The anticipated construction and expansion of rail rapid transit systems in the United States over the next 10-15 years implies major capital expenditures. A significant level of automation in train control is likely to be central to these systems. The potential safety problems associated with various implementation alternatives, several possible levels of automation, and uncertainty in the corresponding proper role of the human operator raise issues requiring timely resolution. This report describes the state-of-the-art in rail rapid transit system automatic train control, assesses the safety related interrelations between the train control system, functions of the human operator and other portions of the total system, and makes recommendations, based on current experience, to aid the process of planning, funding approval, design, implementation, test, safety certification and operation of new systems or modifications of existing systems. The Study suggests that the Federal Government develop safety criteria by which to evaluate future proposals and establish guidelines for safety certification procedures. It also concludes that knowledgeable application of system engineering skills and advanced development program techniques together as a process, are probably more important to achieving a successful new rail rapid transit system than are individual design decisions or application of advanced technology.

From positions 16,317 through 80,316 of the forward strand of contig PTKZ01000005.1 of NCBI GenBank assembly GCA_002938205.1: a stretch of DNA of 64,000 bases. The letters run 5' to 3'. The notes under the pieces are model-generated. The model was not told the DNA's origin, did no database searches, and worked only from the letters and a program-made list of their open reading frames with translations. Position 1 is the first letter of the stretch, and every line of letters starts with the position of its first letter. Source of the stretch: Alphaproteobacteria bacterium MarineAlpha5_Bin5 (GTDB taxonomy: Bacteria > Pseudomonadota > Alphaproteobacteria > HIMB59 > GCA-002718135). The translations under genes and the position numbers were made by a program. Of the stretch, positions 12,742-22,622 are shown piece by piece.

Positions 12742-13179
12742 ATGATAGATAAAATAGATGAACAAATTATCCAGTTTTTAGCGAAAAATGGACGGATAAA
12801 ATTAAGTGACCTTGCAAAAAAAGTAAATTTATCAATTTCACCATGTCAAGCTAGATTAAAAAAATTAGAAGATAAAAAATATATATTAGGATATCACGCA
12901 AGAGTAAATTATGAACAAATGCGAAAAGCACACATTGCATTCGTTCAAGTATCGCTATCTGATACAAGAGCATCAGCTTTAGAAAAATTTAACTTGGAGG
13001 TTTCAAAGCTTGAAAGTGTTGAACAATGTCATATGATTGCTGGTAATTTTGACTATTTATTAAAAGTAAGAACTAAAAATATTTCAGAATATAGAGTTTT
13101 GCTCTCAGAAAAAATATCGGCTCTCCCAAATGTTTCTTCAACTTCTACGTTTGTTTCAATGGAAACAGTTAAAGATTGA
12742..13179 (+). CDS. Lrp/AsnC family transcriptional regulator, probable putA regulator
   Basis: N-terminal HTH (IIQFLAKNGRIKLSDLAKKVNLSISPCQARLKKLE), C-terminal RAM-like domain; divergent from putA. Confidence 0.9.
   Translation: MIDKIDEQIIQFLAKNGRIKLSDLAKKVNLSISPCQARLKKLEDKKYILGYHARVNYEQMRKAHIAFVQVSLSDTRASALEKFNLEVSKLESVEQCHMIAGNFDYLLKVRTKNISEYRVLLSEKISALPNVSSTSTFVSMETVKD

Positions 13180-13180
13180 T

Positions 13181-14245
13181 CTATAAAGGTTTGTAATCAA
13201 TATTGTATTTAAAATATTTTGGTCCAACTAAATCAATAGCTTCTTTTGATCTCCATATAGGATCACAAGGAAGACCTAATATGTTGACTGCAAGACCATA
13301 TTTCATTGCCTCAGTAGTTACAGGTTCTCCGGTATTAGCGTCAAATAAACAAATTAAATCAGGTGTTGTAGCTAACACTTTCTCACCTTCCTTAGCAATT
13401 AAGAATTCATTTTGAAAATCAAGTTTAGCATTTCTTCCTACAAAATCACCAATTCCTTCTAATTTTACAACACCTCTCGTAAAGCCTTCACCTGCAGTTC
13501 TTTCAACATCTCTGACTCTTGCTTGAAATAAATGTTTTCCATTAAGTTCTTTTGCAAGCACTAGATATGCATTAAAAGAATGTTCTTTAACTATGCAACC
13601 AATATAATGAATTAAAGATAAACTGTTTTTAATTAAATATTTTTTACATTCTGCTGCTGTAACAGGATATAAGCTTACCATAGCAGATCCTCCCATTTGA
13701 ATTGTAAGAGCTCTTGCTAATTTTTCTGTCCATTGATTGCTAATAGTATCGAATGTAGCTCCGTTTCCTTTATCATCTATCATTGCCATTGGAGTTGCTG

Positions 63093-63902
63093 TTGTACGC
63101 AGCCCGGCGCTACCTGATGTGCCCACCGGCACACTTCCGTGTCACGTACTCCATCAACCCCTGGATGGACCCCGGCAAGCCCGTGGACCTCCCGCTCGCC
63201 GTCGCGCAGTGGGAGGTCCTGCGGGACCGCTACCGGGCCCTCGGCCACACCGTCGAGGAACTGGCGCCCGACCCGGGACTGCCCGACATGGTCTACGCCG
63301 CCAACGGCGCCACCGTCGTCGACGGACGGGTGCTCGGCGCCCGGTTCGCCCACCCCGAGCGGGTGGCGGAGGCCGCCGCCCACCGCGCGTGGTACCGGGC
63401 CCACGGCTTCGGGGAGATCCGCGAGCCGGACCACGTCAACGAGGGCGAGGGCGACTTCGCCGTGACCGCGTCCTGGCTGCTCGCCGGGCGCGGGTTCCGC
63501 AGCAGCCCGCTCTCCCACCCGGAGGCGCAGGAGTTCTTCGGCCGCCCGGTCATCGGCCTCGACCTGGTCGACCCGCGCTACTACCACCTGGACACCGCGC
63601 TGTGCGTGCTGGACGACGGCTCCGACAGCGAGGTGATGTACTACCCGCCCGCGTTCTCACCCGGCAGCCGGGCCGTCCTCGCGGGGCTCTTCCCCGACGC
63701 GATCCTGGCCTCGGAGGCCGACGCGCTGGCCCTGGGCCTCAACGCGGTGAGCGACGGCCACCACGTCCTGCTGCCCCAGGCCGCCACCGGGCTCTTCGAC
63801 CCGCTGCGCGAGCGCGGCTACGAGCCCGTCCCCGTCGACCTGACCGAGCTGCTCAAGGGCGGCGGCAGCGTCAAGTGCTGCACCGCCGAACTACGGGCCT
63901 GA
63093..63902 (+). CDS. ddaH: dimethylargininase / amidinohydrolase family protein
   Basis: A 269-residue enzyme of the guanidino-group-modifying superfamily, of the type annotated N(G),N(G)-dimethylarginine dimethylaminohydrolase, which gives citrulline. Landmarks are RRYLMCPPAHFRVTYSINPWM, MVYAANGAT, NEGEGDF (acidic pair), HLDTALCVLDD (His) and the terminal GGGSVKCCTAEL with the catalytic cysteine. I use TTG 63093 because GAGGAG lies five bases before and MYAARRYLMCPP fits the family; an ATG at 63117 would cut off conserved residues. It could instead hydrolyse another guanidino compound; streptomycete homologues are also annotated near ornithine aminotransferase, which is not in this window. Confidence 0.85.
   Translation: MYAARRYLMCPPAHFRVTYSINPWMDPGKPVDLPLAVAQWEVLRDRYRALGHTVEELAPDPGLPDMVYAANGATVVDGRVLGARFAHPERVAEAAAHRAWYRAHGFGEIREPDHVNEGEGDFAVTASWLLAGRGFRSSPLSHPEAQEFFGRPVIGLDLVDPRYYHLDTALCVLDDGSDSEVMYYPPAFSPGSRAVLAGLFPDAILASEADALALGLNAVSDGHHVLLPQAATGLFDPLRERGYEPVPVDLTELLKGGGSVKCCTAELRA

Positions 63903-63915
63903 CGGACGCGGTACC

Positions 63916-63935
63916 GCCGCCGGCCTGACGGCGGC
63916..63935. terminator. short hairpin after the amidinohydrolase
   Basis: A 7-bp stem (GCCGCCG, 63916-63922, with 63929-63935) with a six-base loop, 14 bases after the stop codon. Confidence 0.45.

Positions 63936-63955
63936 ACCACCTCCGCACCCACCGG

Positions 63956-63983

• Corporate Authors:

    Transportation Systems Center

    55 Broadway, Kendall Square
    Cambridge, MA  United States  02142
  • Authors:
    • Pawlak, R J
    • Colella, A M
    • Knable, N
    • Robichaud, R H
    • Sussman, E D
  • Publication Date: 1974-7

Media Info

  • Pagination: 278 p.

Subject/Index Terms

Filing Info

  • Accession Number: 00072559
  • Record Type: Publication
  • Source Agency: Transportation Systems Center
  • Report/Paper Numbers: DOT-TSC-OST-74-4 Final Rpt.
  • Files: TRIS
  • Created Date: Dec 31 1981 12:00AM